The Truth About Morals
For the wages of sin is death but the gift of God is eternal life in Christ Jesus our Lord. Romans 6:23
Arnold Toynbee, a historian and critic of Western civilization, will long be remembered. Toynbee, who died at the age of 86, was born on April 14, 1889 into a family of distinguished scholars and philanthropists. Although he was best known for his twelve-volume A Study of History, which was written over a 34-year period, Toynbee was still vocal about a wide range of topics from sex to religion to the spread of cities.
His extensive study of history notes a pattern in the rise and fall of civilizations–their birth, growth and decay, and also demonstrates that moral and spiritual decay were common factors in the decline of a great world power. Toynbee noted that 19 of the past 21 great civilizations of the world were not destroyed from without but rather were destroyed by moral and spiritual decadence from within.
Toynbee also believed that man was the highest spiritual presence in the universe, and that the human race can be saved from spiritual destruction only by recognizing the spiritual nature of man and by responding to the basic tenets of Christianity. Toynbee is not alone in his criticism of the contemporary world and its departure from Christian principles.
English journalist Malcolm Muggeridge, a one-time cynic and critic of Christianity, who did an about-face in the sunset years of his life, told about it in his book Jesus Rediscovered. Muggeridge, like Toynbee, noted the decline of civilization along with the rise of modern technology, and he believed that the further we move away from the principles of Christianity the more pagan we become. “Snuff out the light of the Gospel,” he declares, “and only gross darkness will remain.”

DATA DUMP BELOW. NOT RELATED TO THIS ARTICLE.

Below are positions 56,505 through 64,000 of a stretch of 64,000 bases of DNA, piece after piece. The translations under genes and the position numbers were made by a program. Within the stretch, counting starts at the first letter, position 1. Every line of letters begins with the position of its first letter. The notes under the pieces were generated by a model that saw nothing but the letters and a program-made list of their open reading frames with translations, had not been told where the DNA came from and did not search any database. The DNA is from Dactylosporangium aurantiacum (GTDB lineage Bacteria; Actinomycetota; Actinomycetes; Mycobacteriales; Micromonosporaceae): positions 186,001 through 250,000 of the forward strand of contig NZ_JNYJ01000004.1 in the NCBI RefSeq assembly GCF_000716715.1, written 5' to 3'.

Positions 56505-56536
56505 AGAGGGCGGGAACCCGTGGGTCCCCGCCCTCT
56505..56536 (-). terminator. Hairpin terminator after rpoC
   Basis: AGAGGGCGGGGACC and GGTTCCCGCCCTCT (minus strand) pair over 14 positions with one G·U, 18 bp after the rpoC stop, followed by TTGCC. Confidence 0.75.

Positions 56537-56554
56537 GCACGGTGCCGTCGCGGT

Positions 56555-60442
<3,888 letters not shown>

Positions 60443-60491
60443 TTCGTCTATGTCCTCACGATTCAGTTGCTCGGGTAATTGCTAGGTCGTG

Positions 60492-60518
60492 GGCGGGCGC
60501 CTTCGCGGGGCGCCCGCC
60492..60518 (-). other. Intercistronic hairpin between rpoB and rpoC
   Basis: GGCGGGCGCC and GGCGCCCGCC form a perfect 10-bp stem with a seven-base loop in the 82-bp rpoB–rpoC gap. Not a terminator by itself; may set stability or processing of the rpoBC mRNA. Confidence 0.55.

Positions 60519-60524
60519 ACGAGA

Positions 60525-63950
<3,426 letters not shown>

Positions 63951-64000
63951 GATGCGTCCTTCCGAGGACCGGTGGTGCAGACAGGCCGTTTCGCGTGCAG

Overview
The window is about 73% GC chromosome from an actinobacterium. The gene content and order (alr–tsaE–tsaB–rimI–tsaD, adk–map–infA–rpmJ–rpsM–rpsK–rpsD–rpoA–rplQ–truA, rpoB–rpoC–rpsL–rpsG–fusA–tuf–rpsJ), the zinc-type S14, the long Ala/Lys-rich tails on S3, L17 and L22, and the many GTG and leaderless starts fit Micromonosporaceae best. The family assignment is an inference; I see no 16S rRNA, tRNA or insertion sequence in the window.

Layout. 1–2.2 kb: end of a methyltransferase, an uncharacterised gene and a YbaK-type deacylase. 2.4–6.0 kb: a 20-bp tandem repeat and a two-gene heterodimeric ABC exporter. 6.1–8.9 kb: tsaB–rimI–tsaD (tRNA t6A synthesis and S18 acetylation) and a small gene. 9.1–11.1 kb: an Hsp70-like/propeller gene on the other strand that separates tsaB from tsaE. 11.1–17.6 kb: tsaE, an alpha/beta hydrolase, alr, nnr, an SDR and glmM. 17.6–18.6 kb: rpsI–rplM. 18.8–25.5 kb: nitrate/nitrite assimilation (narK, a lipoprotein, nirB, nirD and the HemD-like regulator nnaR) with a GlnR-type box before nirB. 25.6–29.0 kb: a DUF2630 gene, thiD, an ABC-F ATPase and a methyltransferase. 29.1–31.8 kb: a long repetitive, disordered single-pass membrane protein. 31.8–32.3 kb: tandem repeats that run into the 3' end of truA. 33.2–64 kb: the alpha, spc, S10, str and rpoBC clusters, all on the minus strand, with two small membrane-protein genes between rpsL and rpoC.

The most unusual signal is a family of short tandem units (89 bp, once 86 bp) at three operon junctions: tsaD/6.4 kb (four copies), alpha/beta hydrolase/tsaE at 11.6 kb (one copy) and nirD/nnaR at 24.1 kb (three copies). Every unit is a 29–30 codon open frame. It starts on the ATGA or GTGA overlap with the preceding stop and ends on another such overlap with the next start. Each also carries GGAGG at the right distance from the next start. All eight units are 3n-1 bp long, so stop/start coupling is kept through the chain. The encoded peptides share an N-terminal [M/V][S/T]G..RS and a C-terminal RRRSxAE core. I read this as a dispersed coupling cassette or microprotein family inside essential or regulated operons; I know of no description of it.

Christianity is not a way of life, though it vitally does affect the way men live; rather it involves a personal experience with Jesus Christ as a living person, but no thoughtful mentor of history would deny that those who have followed the lonely Galilean have left behind institutions which have benefited all mankind. Consider that in the wake of Christianity, you will find the great colleges and universities of our day–many of which were the very cradle of science and technology of the Twentieth century. Also you will find the hospitals in the big cities, as well as the far-flung remote mission stations of the world. Centuries ago the Psalmist wrote, “Blessed is the nation whose God is the Lord” (Psalm 33:12).
History stands like an open book. Though men may differ as to how it is interpreted, the facts of history stand—and none would deny what Toynbee so aptly observed—that civilizations follow a definite pattern. “History repeats itself,” we say, and since this is true there is a lesson to learn from history. History confirms what the Bible tells us about man’s nature: That the heart of man is basically sinful. Christ said out of the heart of man proceed evil thoughts, murders, adultery, and sexual sins.
The lesson of history also demonstrates that the sinful heart of man can be changed by the personal presence of Jesus Christ, and that the change He brings forever affects the future of man on this earth. The marble tombstone of Arnold Toynbee may someday crumble like the civilizations he wrote about, but there is one thing for certain. The principles observed by this great man, as well as the lessons of history he so aptly wrote about, will be just the same–be it ten years or a hundred years from now.
Resource reading: Ephesians 5:1-20